28. 28. 28Bottom-Line Performance Learners become mayor of TE Town. After a short tutorial, they can begin constructing the town.
  29. 29. 29Bottom-Line Performance The first mini-game introduces product applications.
  30. 30. 30Bottom-Line Performance The “customer type” grid is populated and they can begin selling product applications.
  31. 31. 31Bottom-Line Performance Learners continue through a series of mini-games to learn more about the products and discover what products are relevant to the customer type.
  32. 32. 32Bottom-Line Performance Learners continue through a series of mini-games to learn more about the products and discover what products are relevant to the customer type.
  33. 33. 33Bottom-Line Performance Learners continue through a series of mini-games to learn more about the products and discover what products are relevant to the customer type.
  34. 34. 34Bottom-Line Performance Learners continue through a series of mini-games to learn more about the products and discover what products are relevant to the customer type.
  35. 35. 35Bottom-Line Performance Learners continue through a series of mini-games to learn more about the products and discover what products are relevant to the customer type.
  36. 36. 36Bottom-Line Performance After completing a product, players can spend their treasury on upgrades for their town.
  37. 37. 37Bottom-Line Performance All the while, they’re tracking their progress and performance and competing on leaderboards.
  38. 38. 38Bottom-Line Performance Things to Notice 1. There is an overall game goal (construct/build town and maximize treasury). Mini-games each have dynamic too. 2. This game is very targeted. It’s probably NOT fun if you know zero about TE Connectivity or its products. 3. Every “plot” in the town has a series of mini-games that work together to build knowledge. A singe mini-game onlky gets you so far. 4. Most players (sales reps) only to 3-5 customer types. We assume most players will NOT play to the end.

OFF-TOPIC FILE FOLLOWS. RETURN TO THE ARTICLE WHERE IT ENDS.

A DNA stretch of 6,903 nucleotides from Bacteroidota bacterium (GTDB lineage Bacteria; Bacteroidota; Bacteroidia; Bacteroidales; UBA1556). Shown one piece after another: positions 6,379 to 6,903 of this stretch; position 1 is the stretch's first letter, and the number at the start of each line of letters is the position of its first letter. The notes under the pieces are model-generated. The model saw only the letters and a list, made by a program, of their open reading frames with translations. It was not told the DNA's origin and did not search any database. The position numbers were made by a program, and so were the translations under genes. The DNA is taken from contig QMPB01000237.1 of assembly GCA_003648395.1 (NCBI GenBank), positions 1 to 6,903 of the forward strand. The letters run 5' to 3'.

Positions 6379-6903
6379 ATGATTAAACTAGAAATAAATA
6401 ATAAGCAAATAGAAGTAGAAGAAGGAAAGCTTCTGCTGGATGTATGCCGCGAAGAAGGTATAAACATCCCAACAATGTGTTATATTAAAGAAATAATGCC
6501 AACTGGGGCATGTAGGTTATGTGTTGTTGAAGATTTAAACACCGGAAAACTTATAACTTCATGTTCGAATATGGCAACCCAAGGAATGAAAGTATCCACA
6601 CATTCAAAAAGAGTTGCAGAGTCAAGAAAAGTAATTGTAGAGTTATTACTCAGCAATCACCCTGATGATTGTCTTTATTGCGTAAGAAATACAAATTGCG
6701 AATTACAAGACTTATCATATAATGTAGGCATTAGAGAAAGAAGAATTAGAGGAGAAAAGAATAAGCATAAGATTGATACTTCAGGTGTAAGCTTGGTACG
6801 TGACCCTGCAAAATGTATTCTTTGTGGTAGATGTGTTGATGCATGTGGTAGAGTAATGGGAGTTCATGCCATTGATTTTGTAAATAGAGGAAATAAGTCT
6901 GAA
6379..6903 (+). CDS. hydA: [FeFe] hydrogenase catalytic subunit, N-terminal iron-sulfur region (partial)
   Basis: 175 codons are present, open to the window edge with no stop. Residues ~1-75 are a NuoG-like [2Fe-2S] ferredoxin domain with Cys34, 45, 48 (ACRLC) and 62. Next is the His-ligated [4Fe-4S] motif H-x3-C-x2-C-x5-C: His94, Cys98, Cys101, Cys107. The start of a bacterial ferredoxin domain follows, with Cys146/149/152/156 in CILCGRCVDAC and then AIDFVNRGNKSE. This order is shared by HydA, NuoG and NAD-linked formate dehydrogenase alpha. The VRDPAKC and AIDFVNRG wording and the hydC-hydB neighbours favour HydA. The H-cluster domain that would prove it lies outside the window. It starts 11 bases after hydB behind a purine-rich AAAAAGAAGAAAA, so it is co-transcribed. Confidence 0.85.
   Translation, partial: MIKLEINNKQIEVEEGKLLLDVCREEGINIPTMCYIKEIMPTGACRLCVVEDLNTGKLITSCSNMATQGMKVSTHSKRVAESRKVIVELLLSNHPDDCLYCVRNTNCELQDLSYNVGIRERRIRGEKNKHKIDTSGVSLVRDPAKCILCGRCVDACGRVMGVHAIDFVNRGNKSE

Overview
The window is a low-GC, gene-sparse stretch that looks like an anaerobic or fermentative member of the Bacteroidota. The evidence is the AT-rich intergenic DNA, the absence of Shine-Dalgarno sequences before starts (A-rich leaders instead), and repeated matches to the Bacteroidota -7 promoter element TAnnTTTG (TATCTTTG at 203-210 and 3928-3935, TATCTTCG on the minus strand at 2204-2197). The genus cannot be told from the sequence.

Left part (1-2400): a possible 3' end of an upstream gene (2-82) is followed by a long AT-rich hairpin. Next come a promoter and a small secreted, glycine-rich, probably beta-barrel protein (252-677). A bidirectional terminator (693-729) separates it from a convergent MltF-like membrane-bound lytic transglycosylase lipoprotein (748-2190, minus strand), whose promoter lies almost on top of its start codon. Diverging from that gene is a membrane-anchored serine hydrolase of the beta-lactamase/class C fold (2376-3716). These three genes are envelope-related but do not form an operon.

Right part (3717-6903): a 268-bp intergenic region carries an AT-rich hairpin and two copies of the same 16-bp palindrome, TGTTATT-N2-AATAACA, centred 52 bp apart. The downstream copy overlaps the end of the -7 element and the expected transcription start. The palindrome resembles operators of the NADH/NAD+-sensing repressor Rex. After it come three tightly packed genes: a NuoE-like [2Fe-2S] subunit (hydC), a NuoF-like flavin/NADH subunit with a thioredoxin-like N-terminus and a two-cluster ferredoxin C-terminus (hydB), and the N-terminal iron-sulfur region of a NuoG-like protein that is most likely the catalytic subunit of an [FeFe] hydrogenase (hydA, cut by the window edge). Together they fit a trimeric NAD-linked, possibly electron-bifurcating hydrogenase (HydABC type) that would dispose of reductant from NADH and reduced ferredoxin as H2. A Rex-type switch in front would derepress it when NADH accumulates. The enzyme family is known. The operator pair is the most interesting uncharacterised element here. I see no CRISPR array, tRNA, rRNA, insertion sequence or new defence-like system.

39. 39. 39Bottom-Line Performance Case Study: Feeding the World 1. Game goal: Work together to feed an ever- increasing world population, achieving production goals each year. 2. Learning goal: Reinforce all the safety steps and environmental protection steps taught during the previous 3.5 days of a NEO workshop.
  40. 40. 40Bottom-Line Performance Game play consists of four “rounds” with 7 turns to a round. Each round equates to 1 year of time. Number of people to feed each year increases to match real-world increases. The 7 turns mimic the 7 steps of mine to market process. Play complexity increases in final two rounds.
  41. 41. 41Bottom-Line Performance Resource cards – Total of 8 resources you can use on each turn. Most turns require 1-2. Inspector Cards – Reflect “chance” and can help or hurt your performance. You draw Inspector cards if the Inspector symbol comes up on a die roll.